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Art experiences in Hungary: rural museums that compete with those in the capital

MODEMDebrecen Debrecen and surroundings

Although Hungarian cultural life is very much Budapest-centric, there are also exciting artistic experiences to be had outside the capital: there are lots of fine art museums and galleries around the country, whose exciting exhibition concepts and high-class art collections attract art lovers from Budapest and abroad. 

For example, the history of the art scene in Pécs is rich enough to necessitate museums to commemorate its greatest figures. After all, Pécs gave the country many artists who later became recognised in Europe or even worldwide, including Tivadar Csontváry-Kosztka, Marcell Breuer and Victor Vasarely. Of course, Pécs is not the only city in Hungary whose art institutions match those in Budapest: you should travel to the countryside for a day or two to see the cultural life and museums and to discover sights in any of the following locations: 

MODEM - Center for Modern and Contemporary Art (Debrecen)

MODEM started its major contemporary collection in the mid-2000s, and within a few years it became one of the most important art institutions in the country and put Debrecen on the fine arts map. The modern and innovative appearance of the building is remarkable in itself, and it also says a lot about the institution's focus on modern and contemporary art. The latest and most exciting manifestations of modern trends and contemporary art can all be found in MODEM's collection: in recent years, the institution has offered an outstanding, diverse exhibition programme. The Hungarian and international artists on show reflect on topics such as what Central-Eastern European identity means today and whether community cohesion still exists, which has resulted in extremely exciting works. MODEM has been part of the Déri Museum since 2015, but is still characterised by critical museology.

Janus Pannonius Museum (Pécs)

The Janus Pannonius Museum is Hungary's largest rural museum, but you should not look for it as an independent exhibition space in the city. The institution actually represents a collective of several fine and applied art museums, which together form a vibrant art district in Káptalan utca. The museum was attracting tourists to the city as early as the 1950s, since the permanent Zsolnay ceramics exhibition was opened in 1955, where anyone could view the world-famous works of applied art. The museum received several donations within a few years, so it quickly acquired a substantial, and high-quality, collection. This established its reputation, which it retains to this day. In addition to works of applied art, the Janus Pannonius Museum has significant modern and contemporary fine art objects (including the country's largest Csontváry collection), but in addition to the numerous contemporary sub-institutions, visitors can also learn about the history of the city at the Renaissance stone repository as well as ethnographic, archaeological, urban history and natural science exhibitions in the art district of Pécs.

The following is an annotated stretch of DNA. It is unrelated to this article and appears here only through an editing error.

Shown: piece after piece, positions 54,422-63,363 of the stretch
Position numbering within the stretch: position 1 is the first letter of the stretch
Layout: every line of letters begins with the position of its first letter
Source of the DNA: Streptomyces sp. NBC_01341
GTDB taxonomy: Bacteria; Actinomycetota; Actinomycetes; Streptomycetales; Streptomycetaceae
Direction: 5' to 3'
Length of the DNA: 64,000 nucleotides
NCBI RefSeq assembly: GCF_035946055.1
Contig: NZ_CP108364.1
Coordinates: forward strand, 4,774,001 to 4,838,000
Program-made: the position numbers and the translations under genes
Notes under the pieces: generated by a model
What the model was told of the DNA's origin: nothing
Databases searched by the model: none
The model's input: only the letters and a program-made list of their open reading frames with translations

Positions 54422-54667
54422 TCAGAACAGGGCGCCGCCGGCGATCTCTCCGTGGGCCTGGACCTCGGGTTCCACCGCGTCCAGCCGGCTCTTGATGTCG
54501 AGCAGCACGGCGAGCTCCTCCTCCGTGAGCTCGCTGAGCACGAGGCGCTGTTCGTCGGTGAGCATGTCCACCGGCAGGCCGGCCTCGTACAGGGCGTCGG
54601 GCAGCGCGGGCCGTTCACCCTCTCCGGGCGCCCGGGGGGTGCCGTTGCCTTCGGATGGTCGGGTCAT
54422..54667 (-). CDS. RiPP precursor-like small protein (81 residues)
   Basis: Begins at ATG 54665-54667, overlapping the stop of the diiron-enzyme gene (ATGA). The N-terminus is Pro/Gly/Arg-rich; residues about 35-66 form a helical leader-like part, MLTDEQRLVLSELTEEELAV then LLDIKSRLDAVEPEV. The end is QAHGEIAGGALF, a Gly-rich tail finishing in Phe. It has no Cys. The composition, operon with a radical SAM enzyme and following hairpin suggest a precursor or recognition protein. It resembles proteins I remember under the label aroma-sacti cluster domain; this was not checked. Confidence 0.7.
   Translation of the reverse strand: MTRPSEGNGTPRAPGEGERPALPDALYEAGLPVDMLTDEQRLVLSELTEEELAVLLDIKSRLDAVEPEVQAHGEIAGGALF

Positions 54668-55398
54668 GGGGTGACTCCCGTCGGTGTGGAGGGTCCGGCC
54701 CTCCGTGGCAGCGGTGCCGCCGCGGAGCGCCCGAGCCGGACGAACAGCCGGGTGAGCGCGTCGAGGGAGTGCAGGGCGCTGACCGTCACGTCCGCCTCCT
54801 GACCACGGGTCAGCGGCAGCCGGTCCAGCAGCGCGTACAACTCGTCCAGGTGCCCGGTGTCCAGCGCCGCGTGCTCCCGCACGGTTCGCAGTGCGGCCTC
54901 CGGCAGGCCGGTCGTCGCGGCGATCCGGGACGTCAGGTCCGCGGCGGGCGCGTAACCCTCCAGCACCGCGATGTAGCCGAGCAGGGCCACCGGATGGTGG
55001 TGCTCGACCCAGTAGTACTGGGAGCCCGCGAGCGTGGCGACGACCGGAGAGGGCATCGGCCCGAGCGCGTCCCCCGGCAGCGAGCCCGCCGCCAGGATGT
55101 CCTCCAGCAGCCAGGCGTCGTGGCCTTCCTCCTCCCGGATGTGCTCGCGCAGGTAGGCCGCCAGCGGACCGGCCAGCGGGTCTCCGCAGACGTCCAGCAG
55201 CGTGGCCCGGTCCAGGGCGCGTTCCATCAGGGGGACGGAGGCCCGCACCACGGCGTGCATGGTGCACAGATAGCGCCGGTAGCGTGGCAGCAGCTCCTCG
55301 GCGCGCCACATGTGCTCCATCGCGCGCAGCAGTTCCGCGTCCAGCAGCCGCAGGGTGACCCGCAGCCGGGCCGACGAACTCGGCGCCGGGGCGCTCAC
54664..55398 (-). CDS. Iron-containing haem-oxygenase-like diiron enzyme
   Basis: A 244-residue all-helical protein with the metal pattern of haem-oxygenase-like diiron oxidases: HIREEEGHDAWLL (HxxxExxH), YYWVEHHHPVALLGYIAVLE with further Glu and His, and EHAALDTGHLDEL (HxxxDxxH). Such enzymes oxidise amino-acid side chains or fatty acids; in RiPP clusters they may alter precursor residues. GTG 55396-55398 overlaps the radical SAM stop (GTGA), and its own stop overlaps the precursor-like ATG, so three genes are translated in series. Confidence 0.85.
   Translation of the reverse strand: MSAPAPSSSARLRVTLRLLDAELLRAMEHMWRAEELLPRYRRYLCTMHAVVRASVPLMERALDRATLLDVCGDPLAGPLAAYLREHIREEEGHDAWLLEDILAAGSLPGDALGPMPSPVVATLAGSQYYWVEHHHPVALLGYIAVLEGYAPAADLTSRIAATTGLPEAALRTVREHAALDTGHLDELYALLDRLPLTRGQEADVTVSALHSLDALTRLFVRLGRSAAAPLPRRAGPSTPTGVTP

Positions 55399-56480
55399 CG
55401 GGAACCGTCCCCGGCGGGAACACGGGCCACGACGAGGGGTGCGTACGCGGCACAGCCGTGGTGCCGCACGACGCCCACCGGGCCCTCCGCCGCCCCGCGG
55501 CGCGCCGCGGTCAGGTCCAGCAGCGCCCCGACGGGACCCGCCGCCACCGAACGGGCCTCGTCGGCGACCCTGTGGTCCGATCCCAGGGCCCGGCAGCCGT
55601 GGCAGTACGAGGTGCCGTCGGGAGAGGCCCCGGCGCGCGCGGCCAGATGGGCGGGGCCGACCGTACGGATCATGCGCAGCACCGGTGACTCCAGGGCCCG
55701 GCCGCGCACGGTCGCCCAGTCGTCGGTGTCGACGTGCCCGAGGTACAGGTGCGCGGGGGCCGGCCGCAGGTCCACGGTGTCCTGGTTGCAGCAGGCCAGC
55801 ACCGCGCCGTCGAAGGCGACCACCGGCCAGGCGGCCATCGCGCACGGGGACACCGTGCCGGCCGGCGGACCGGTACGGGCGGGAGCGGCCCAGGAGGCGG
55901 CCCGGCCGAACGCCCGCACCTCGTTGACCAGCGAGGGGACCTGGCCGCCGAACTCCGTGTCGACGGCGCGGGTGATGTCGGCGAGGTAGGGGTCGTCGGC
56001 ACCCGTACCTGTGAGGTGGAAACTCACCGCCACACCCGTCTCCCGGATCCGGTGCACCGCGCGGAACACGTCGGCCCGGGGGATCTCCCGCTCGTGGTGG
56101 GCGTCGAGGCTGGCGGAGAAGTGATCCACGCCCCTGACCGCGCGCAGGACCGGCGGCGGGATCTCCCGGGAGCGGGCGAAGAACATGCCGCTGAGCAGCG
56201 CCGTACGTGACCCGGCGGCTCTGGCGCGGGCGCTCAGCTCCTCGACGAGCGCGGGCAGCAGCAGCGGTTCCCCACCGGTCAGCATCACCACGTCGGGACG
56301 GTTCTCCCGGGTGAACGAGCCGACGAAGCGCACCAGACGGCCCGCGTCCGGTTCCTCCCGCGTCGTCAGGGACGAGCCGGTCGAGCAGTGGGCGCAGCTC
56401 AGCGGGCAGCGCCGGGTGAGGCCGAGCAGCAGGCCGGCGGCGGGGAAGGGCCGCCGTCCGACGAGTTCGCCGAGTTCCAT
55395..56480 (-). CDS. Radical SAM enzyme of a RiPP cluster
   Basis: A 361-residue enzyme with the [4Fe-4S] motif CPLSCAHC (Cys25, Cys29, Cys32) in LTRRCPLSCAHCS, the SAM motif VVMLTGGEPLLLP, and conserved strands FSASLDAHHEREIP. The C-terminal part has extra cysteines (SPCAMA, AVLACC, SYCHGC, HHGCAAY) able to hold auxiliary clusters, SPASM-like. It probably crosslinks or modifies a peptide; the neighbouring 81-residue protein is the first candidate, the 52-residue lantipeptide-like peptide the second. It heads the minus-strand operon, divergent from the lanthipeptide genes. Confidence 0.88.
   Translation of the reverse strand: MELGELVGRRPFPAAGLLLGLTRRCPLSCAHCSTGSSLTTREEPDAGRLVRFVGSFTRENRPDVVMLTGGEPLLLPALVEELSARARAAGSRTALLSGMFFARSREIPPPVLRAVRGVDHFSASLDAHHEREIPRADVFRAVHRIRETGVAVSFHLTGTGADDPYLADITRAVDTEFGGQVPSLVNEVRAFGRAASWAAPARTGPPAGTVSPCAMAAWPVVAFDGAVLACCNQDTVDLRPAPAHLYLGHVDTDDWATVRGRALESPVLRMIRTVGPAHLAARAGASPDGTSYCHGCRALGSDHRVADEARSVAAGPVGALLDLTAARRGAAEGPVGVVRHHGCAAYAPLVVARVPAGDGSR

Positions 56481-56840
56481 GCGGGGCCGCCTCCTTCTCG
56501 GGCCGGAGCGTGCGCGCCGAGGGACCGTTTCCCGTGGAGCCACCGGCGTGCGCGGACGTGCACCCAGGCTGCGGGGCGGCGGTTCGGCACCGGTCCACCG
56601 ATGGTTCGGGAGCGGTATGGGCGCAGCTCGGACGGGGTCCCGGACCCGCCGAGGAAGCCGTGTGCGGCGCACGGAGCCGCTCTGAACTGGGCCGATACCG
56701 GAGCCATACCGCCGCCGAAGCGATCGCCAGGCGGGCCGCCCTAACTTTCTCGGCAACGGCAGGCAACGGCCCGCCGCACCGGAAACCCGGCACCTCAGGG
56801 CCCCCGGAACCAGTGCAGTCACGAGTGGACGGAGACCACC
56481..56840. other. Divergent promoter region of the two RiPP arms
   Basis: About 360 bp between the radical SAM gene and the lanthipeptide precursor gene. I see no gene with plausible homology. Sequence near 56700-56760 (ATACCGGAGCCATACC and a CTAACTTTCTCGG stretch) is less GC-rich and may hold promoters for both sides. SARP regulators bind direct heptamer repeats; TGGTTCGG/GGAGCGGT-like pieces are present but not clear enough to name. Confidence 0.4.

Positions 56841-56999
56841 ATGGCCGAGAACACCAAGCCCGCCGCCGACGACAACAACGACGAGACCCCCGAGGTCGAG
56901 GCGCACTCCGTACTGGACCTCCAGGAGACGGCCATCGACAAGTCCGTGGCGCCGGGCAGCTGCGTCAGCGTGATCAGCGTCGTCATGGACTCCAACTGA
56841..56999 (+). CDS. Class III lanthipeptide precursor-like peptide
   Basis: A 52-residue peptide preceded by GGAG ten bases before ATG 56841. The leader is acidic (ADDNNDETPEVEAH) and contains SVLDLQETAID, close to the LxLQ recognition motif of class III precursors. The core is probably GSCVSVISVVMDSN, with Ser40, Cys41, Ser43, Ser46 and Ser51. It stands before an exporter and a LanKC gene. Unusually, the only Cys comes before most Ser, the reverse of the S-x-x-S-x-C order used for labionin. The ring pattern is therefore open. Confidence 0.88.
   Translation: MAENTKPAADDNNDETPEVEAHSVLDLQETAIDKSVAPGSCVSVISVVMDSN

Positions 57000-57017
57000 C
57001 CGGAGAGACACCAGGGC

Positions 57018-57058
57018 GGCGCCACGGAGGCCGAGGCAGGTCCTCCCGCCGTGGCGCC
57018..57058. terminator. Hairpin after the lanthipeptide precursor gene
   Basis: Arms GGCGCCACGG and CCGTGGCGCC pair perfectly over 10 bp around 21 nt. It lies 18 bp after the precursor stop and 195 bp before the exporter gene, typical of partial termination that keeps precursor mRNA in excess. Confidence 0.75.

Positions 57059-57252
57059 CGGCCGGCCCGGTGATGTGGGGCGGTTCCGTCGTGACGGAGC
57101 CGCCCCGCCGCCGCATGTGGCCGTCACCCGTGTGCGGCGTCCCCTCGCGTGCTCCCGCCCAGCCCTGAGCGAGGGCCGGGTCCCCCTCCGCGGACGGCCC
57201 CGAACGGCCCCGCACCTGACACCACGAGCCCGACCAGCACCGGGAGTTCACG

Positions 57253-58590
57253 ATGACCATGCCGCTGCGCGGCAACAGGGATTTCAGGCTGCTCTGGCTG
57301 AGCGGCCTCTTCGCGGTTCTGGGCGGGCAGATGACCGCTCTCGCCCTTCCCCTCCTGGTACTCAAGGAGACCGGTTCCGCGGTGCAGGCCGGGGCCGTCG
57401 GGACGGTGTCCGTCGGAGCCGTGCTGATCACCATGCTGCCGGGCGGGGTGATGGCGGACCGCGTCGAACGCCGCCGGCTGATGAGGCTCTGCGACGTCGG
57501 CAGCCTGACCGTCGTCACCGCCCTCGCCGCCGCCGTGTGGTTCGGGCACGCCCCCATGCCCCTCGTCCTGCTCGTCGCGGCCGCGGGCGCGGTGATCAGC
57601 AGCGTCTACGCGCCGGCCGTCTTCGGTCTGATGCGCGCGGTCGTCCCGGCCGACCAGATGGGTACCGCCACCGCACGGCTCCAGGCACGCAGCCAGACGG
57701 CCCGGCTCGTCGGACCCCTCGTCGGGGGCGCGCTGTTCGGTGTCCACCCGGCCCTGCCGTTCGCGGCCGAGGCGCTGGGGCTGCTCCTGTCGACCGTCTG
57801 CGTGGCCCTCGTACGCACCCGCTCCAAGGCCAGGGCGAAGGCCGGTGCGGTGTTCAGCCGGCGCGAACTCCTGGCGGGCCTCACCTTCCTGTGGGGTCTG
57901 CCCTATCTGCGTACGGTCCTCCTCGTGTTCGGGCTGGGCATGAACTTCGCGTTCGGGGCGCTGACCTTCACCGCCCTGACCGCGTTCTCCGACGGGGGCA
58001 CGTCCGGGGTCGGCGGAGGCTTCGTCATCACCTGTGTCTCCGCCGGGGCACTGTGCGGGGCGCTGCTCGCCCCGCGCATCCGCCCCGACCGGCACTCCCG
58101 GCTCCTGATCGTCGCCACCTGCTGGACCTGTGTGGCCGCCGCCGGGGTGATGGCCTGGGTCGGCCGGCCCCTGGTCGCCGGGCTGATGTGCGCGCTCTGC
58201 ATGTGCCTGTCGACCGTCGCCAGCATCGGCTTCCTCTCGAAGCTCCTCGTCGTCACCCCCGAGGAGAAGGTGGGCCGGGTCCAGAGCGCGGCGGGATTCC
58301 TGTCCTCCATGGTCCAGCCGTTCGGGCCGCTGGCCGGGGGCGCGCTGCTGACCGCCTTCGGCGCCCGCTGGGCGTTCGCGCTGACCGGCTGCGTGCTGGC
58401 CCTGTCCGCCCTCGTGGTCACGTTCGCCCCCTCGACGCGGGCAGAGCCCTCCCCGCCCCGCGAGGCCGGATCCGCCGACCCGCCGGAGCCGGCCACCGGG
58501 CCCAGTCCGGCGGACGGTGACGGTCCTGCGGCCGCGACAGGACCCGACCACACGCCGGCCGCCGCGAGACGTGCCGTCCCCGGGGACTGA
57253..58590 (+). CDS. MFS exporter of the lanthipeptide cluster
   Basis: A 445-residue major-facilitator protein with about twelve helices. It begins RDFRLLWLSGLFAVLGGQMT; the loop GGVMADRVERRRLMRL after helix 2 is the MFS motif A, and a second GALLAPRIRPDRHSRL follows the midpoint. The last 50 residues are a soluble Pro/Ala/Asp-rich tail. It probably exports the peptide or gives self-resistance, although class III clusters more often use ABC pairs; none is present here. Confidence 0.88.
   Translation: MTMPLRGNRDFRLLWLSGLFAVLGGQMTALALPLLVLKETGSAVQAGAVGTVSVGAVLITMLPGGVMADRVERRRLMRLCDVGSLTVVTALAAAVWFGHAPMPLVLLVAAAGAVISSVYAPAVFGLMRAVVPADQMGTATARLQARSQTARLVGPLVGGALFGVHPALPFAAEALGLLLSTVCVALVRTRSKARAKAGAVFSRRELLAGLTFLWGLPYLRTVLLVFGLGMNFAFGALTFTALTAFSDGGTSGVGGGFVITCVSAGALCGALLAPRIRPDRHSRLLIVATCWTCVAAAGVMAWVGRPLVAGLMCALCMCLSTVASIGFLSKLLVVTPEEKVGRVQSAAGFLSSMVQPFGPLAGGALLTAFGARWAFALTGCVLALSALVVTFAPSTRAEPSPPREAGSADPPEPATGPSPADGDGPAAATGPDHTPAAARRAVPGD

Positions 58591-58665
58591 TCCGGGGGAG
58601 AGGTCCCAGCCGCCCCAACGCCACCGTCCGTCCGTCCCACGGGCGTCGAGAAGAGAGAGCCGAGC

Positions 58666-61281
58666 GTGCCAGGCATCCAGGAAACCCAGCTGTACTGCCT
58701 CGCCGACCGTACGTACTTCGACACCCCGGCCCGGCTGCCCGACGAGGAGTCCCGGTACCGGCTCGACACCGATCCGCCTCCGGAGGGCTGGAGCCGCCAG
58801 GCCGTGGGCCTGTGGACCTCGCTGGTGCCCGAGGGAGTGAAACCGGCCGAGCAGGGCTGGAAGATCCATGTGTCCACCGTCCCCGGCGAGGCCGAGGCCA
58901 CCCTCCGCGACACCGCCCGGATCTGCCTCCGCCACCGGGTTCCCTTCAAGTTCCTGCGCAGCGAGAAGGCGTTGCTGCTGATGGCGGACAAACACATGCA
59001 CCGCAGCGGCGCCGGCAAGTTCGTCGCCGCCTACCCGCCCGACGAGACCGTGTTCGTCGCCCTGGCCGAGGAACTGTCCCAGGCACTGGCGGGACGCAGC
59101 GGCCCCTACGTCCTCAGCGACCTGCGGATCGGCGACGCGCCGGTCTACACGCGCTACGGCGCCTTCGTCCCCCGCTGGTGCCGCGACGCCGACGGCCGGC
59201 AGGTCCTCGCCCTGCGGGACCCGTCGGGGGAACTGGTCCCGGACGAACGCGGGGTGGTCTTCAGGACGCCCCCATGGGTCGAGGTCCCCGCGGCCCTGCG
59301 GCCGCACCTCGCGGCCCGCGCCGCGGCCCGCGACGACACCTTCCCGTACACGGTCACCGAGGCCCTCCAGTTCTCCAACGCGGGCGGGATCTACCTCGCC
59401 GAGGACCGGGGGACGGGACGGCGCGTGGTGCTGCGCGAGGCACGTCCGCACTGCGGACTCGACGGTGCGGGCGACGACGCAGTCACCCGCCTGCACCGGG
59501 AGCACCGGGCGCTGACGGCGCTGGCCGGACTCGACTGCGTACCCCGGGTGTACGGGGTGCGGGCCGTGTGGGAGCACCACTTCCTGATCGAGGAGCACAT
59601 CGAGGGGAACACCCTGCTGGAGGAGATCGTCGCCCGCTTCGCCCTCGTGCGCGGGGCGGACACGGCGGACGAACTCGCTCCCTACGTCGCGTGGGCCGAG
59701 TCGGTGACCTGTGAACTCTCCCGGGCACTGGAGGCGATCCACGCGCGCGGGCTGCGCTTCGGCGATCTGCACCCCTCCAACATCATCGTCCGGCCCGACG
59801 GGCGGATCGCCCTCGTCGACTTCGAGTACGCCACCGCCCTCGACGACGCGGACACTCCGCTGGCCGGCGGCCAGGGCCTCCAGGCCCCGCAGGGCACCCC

House of Arts, Veszprém

Just like the JPM in Pécs, the House of Arts in Veszprém does not function as a physical exhibition space: it is made up of five independent institutions; namely the Modern Gallery – László Vass Collection, the Csikász Gallery, Dubniczay Palace, the Castle Gallery and the Granary). The Modern Gallery – László Vass Collection stands out from its fellow sub-institutions: it started as a private collection but had grown into a museum by the 1990s. Since then, its collection, which focuses on constructive tendencies, has been continuously expanding with constructivist, minimalist, concrete and conceptual pieces from the post-war decades, as well as with recent works by world-renowned artists. The permanent exhibition, which is updated every two years, includes approximately 150 objects – including works by Menyhért Tóth, Tihamér Gyarmati and Dezső Korniss, as well as a significant number of international pieces – while the second floor of the gallery hosts temporary exhibitions.

Other rural museums – Balatonfüred

Although the northern coast of the Balaton mostly attracts those who want to go bathing, Balatonfüred is also a great destination for culture lovers, as the city has two renowned museums. The Jewish House of Excellence is a unique place to learn about Jewish culture and history: exciting exhibitions and events in the building present the religion and its traditions, the diversity of the Jewish community as well as significant personalities, artists, and scientists. The imposing building of the Vaszary Gallery is the centre of cultural life in Balatonfüred, and its large spaces accommodate the best of contemporary art. In addition to the temporary exhibitions, other art programmes are also available to visitors: you can listen to interesting lectures, round table discussions, and the Outdoor Cinema also welcomes art lovers with films.